Gilead’s Yescarta Bests Long-Time Standard of Care in R/R LBCL Overall Survival
Gilead sign in front of building with blue sky/courtesy of Tada Images/Shutterstock
In a Phase III reveal Tuesday, Gilead’s Kite Pharma reported Yescarta is the first treatment in nearly 30 years to improve overall survival (OS) in relapsed/refractory large B-cell lymphoma (R/R LBCL).
In the Zuma-7 study, patients who received the CD19-directed CAR-T cell therapy lived longer compared to the current standard of care, a multistep regimen that involves a chemoimmunotherapy regimen and stem cell transplant. This SOC has been in place for nearly three decades.
Overall survival, a key secondary endpoint, was defined as time from randomization to death from any cause. Kite previously demonstrated that patients on Yescarta were 2.5 times more likely to be alive at two years without disease progression or the need for additional treatment.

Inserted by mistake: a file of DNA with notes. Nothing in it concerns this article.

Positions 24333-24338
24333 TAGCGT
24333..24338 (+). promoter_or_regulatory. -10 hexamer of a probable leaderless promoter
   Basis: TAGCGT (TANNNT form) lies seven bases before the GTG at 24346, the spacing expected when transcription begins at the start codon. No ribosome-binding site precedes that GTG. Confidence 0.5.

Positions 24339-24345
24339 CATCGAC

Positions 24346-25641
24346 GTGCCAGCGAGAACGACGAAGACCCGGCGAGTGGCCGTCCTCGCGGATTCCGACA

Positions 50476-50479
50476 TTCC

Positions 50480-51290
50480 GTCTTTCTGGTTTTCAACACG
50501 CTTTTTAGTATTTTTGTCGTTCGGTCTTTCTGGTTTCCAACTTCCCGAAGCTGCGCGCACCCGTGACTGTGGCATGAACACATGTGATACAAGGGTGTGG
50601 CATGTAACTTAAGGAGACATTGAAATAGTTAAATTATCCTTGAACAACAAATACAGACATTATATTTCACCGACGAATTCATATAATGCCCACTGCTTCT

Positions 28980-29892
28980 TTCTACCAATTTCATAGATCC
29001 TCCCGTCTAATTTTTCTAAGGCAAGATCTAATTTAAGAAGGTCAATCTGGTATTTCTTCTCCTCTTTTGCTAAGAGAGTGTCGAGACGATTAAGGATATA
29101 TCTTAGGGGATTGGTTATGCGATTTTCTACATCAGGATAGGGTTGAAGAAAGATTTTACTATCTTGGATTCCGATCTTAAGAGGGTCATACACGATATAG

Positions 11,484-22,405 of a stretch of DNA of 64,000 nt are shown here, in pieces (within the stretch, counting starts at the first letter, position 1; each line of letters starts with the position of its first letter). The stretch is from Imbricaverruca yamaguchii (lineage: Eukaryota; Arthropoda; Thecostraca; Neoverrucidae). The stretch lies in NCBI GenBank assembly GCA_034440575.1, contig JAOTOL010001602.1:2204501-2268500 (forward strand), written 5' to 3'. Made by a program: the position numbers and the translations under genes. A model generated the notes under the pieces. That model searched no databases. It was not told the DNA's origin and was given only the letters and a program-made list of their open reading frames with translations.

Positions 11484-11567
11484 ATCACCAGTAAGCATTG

Zuma-7 was conducted under a Special Protocol Assessment with the FDA in which both the company and regulator agreed on the trial design, clinical endpoints and statistical analysis prior to initiating the study.
Other regulatory authorities were also on board with the analysis, according to Kite.
The study also met its primary endpoint of event-free survival, demonstrating superiority to historical standard of care. Kite used data from the Zuma-7 pivotal trial to support Yescarta’s approval in this indication in April 2022. EU approval was granted in October 2022 for the initial treatment of R/R LBCL.
Yescarta is also approved for RR LBCL in Great Britain, Israel, Japan and Switzerland.
Kite plans to present full data from Zuma-7 at a scientific meeting later this year.
Yescarta is in competition with Bristol Myers Squibb’s CAR-T cell therapy Breyanzi, which the FDA approved in June 2022 for the second-line treatment of R/R LBCL.
Initially approved in 2017, Yescarta is fueling Gilead’s sales. Revenues from the drug increased to $337 million in 4Q 2022, primarily due to greater demand for R/R LBCL therapies in the U.S. and EU. Breyanzi, initially approved in 2021, brought in $182 million for BMS in 2022.
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